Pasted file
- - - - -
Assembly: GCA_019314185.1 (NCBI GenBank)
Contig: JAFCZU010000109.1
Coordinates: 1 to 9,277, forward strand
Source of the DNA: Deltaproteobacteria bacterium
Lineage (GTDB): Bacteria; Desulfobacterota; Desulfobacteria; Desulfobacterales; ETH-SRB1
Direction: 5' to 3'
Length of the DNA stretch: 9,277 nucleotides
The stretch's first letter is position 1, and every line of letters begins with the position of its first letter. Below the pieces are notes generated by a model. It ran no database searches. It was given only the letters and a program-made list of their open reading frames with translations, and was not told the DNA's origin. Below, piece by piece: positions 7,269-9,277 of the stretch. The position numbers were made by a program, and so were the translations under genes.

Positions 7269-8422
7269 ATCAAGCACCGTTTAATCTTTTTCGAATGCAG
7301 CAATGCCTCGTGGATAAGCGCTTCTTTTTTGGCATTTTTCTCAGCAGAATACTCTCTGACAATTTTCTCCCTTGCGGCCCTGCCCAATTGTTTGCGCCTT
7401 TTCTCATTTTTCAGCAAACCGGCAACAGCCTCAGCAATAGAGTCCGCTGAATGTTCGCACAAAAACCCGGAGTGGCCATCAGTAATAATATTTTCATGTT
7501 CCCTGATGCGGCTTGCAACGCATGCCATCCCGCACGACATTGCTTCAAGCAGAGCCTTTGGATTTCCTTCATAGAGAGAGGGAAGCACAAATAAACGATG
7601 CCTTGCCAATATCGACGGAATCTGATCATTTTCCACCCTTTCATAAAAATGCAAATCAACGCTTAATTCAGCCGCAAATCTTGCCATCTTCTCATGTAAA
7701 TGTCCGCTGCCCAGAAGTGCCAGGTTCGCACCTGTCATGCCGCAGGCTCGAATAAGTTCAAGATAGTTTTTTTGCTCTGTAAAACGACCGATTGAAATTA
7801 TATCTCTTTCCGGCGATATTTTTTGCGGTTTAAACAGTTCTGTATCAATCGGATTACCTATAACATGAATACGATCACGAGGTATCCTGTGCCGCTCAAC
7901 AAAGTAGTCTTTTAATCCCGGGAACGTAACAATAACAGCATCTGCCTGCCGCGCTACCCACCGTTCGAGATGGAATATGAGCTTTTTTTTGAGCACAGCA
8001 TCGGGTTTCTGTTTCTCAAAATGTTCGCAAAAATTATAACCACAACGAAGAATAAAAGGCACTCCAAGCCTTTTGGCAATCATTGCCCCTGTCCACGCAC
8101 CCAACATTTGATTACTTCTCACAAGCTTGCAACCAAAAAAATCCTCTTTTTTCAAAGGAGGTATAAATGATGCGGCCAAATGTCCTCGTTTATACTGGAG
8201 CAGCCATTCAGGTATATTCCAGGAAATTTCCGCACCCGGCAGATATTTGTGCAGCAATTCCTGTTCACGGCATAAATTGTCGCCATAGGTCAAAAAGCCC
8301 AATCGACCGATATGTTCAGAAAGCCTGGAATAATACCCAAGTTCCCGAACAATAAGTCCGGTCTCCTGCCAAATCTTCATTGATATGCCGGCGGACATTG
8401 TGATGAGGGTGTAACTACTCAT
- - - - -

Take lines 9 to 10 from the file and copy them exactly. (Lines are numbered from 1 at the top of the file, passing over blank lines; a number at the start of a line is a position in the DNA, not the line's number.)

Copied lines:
Positions 7269-8422
7269 ATCAAGCACCGTTTAATCTTTTTCGAATGCAG